I’m the type of girl who crushes on poets, hard. If Robert Frost was still kicking, I’d be tripping through his shrubbery as we speak. So I was pretty excited to open the Fall 2011 issue of Tar River Poetry (TRP) and see Sherman Alexie hanging out in the contents. Yes, please, I thought. Little did I know I’d close this magazine with a handful of new love interests. Yup, I’m that girl.
TRP has been around for thirty years and boasts lots of awards and honors. This should be enough to perk your interest. But we all know from contemporary movie awards shows that the good guys and girls aren’t always the winners, so we’re wary of these titles. Place your fears in a cozy padded envelope and listen up. TRP is unassuming, a slim volume with a simple, pretty cover. While not every poem in this issue has me swooning, there are several that make me pine for more.
The style of poetry in TRP is diverse. Short poems. Long poems. Image-driven poems. Narrative-like poems. Mysterious poems. Poems that tell you exactly what they want to say. For me, I am most drawn to poems that use everyday language (not hoity-toity) and poignant images. For instance, “Night on Your Sailboat” by Debra Shirley is a fifteen line poem with gorgeous images. And let me tell you, the sailboat is not a sailboat. Shirley doesn’t have to tell us what she’s talking about (she’s talking about sex, or not having sex). She just has to say “Our longings pitch, / starboard to port, / loose marbles.” The desire and longing captured in this one short stanza is phenomenal. When a poet tells you without telling you, you know you’ve stumbled onto something good.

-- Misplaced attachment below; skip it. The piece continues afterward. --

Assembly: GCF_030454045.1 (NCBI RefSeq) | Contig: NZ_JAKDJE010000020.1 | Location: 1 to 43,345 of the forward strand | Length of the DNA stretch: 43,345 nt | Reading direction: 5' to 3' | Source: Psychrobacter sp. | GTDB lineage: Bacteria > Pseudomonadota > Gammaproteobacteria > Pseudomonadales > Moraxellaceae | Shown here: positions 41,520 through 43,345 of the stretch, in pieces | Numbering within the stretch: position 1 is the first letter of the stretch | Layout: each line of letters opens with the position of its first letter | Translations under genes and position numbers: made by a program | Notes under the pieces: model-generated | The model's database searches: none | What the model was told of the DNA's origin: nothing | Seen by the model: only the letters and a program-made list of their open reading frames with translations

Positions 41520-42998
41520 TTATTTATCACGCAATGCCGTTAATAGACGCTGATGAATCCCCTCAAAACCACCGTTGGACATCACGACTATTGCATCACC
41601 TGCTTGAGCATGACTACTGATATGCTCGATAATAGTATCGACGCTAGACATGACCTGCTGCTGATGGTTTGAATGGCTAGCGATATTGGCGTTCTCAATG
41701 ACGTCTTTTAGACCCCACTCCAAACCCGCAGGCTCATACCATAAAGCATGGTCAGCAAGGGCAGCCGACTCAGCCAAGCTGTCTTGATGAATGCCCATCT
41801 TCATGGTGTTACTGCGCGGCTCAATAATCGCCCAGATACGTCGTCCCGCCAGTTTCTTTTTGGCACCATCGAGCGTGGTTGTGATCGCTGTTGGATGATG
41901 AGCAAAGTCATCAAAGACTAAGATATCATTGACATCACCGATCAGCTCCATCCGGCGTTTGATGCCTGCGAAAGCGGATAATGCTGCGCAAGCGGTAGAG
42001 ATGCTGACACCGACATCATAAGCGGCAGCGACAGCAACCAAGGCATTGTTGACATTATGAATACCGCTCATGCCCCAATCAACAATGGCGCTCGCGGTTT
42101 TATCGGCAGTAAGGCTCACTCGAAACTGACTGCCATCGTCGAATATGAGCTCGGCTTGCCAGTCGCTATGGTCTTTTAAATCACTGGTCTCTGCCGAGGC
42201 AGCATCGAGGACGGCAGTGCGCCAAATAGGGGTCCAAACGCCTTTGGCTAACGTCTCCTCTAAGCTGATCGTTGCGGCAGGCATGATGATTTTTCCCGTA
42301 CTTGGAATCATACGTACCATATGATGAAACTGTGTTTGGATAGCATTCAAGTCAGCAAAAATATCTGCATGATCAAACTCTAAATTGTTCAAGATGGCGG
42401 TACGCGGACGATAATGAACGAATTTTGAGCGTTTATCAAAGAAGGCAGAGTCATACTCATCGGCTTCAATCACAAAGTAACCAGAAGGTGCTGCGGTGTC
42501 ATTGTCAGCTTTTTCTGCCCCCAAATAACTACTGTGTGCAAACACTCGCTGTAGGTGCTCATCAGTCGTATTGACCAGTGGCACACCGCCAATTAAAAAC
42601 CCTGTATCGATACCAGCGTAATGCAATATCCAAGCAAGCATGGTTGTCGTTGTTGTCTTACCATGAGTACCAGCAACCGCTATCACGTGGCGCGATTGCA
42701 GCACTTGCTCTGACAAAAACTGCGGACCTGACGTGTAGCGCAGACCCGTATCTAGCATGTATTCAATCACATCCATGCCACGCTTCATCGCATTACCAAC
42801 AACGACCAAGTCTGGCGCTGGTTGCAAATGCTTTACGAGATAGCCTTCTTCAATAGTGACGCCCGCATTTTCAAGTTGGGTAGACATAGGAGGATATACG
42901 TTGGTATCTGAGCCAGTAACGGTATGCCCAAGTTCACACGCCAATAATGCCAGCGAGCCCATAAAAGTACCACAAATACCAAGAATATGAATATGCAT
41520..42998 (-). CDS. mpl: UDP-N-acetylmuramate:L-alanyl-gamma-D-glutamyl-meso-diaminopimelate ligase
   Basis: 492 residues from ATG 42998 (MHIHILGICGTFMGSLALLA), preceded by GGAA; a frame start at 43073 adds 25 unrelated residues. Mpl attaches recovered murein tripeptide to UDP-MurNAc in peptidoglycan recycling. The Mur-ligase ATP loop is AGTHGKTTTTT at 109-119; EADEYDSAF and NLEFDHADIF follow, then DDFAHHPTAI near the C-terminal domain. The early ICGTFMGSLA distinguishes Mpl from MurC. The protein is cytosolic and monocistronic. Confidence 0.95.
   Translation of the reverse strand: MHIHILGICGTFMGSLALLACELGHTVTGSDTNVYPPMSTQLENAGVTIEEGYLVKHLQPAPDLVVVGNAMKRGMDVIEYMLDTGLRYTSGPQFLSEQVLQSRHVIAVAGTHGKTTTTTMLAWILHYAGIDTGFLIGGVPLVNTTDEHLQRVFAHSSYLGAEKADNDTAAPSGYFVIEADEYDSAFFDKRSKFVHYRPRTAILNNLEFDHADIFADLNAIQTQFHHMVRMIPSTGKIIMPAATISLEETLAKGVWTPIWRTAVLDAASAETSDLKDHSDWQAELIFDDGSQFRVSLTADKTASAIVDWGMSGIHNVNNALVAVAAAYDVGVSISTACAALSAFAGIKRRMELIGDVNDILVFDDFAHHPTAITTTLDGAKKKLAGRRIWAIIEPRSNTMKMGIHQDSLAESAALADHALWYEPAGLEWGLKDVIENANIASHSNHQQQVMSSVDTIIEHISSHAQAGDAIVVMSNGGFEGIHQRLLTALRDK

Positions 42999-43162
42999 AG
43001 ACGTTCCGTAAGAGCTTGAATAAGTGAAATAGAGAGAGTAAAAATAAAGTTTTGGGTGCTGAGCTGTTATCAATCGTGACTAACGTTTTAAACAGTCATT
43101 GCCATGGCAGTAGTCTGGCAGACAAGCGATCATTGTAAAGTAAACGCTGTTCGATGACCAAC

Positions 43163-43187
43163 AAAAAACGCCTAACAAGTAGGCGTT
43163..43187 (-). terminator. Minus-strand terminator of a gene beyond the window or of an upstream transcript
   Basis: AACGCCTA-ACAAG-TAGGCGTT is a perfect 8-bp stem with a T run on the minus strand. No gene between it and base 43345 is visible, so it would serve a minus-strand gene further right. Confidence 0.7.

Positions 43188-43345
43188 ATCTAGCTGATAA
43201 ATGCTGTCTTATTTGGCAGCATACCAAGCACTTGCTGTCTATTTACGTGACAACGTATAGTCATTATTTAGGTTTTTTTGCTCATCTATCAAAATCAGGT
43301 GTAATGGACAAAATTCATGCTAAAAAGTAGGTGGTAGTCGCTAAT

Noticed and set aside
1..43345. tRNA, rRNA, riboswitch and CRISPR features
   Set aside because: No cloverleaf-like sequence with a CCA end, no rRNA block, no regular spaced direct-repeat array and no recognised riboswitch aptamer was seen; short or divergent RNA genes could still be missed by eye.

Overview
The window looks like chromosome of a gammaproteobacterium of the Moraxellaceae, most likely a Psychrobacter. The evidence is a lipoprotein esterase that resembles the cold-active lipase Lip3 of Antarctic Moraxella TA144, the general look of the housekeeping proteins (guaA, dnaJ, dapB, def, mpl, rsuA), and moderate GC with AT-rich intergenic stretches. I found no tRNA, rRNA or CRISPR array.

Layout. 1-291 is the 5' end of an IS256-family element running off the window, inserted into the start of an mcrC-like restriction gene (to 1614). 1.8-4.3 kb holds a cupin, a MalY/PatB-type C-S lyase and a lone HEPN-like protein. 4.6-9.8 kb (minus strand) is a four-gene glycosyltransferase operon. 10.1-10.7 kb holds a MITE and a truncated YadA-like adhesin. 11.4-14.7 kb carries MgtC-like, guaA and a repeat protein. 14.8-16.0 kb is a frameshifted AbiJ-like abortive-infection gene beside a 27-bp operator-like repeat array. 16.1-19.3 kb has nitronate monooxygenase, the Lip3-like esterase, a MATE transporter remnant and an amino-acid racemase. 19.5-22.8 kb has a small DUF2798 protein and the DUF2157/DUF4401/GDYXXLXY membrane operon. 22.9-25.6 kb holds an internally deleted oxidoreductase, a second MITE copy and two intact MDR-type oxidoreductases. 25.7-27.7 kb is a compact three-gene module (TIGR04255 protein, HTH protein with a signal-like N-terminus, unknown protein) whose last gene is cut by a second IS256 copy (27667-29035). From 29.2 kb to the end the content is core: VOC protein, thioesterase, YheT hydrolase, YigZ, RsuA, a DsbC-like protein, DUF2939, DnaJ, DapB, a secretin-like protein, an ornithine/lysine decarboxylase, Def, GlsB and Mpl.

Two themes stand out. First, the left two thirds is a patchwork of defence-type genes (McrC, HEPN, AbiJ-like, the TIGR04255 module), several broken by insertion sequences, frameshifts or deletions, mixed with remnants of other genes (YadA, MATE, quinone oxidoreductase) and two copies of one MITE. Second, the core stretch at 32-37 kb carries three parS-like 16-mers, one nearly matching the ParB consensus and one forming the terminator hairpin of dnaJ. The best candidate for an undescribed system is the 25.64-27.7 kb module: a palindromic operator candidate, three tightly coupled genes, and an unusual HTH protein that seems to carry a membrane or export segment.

Shirley is an excellent poet, but I want a date with this guy: Adam Houle. His two poems, “The Garden Envies the Lot” and “A Sapling on the Plains,” appear mid-journal and are clever and thought-provoking. In both poems, the speaker addresses non-human objects, an empty lot in the first and a bird in the second. Line one of the second poem has me chuckling and envious of this dude’s poetic prowess. “Bad place for a nest, bird.” I think this can be read in so many ways: sarcastic, worried, indifferent. And then Houle goes on to council the bird about what to watch out for:
watch you aren’t plucked
from flight and impaled
on a gaunt picket, your birdy guts
bleeding down the grimed paint.
You want to say eewww, but really, “birdy guts”? You have to laugh. Lastly, Houle advises the bird to emulate smarter birds and ends the poem with this mysterious line: “Stay, and your song will lose its mind.” I think some might write-off this poem as being simply light, quirky, and humorous, but don’t. This is one of those poems that you will want to read many times. Ponder the possibilities.
Okay, you knew it was coming. Sherman Alexie’s poem rocked my world. It’s called “Interstate 5,” and it is broken up into four smaller sections titled “Fog Blind,” “Snow Blind,” “Sun Blind,” and “Window Blind.” It is driven by intense, mysterious images, like:
The drivers abandon their cars
And walk home, but leave their headlights
Burning and howling like wolf stars
Who know they won’t survive the night.
I’m not sure what a wolf star is, but I’m totally there. I see wondrous beings of light in the shapes of wolves, howling. And I’m okay with that. There’s a passion here that defies logic, and he ends the poem with: “How can it be so goddamn glorious and surprising / Every time that volcano appears on the horizon?” This poem takes an ordinary, usually tedious and boring event (driving on the highway) and turns it into a wild and magical appreciation of life and nature. Alexie blinds us with his language until we are star-struck and elated.
After closing the Fall 2011 issue of TRP, I’m ready for another date.